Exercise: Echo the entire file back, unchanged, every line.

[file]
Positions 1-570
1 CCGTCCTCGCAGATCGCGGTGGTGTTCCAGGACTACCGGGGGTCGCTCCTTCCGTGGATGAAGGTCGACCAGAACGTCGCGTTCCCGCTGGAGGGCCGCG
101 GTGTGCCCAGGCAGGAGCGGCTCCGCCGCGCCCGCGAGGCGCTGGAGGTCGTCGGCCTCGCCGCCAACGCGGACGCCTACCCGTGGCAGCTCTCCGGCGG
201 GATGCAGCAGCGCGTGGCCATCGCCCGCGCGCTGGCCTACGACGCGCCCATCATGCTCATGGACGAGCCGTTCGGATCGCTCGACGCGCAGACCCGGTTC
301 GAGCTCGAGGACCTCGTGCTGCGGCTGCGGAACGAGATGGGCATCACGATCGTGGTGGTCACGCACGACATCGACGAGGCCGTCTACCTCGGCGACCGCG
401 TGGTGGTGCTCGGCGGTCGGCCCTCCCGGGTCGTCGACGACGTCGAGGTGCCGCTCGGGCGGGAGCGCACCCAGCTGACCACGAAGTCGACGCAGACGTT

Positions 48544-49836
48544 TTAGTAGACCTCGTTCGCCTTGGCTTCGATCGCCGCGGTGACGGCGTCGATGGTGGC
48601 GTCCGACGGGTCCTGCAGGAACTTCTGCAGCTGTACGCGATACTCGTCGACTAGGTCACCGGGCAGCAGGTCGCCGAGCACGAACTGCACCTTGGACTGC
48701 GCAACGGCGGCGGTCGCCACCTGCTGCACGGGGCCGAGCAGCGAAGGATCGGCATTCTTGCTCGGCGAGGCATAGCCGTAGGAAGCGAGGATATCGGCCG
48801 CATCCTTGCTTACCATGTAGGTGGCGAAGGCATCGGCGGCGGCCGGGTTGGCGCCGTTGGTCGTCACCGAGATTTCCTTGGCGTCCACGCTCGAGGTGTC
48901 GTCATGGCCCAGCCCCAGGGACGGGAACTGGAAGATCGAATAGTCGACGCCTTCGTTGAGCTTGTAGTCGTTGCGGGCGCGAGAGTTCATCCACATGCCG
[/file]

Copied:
Positions 1-570
1 CCGTCCTCGCAGATCGCGGTGGTGTTCCAGGACTACCGGGGGTCGCTCCTTCCGTGGATGAAGGTCGACCAGAACGTCGCGTTCCCGCTGGAGGGCCGCG
101 GTGTGCCCAGGCAGGAGCGGCTCCGCCGCGCCCGCGAGGCGCTGGAGGTCGTCGGCCTCGCCGCCAACGCGGACGCCTACCCGTGGCAGCTCTCCGGCGG
201 GATGCAGCAGCGCGTGGCCATCGCCCGCGCGCTGGCCTACGACGCGCCCATCATGCTCATGGACGAGCCGTTCGGATCGCTCGACGCGCAGACCCGGTTC
301 GAGCTCGAGGACCTCGTGCTGCGGCTGCGGAACGAGATGGGCATCACGATCGTGGTGGTCACGCACGACATCGACGAGGCCGTCTACCTCGGCGACCGCG
401 TGGTGGTGCTCGGCGGTCGGCCCTCCCGGGTCGTCGACGACGTCGAGGTGCCGCTCGGGCGGGAGCGCACCCAGCTGACCACGAAGTCGACGCAGACGTT

Positions 48544-49836
48544 TTAGTAGACCTCGTTCGCCTTGGCTTCGATCGCCGCGGTGACGGCGTCGATGGTGGC
48601 GTCCGACGGGTCCTGCAGGAACTTCTGCAGCTGTACGCGATACTCGTCGACTAGGTCACCGGGCAGCAGGTCGCCGAGCACGAACTGCACCTTGGACTGC
48701 GCAACGGCGGCGGTCGCCACCTGCTGCACGGGGCCGAGCAGCGAAGGATCGGCATTCTTGCTCGGCGAGGCATAGCCGTAGGAAGCGAGGATATCGGCCG
48801 CATCCTTGCTTACCATGTAGGTGGCGAAGGCATCGGCGGCGGCCGGGTTGGCGCCGTTGGTCGTCACCGAGATTTCCTTGGCGTCCACGCTCGAGGTGTC
48901 GTCATGGCCCAGCCCCAGGGACGGGAACTGGAAGATCGAATAGTCGACGCCTTCGTTGAGCTTGTAGTCGTTGCGGGCGCGAGAGTTCATCCACATGCCG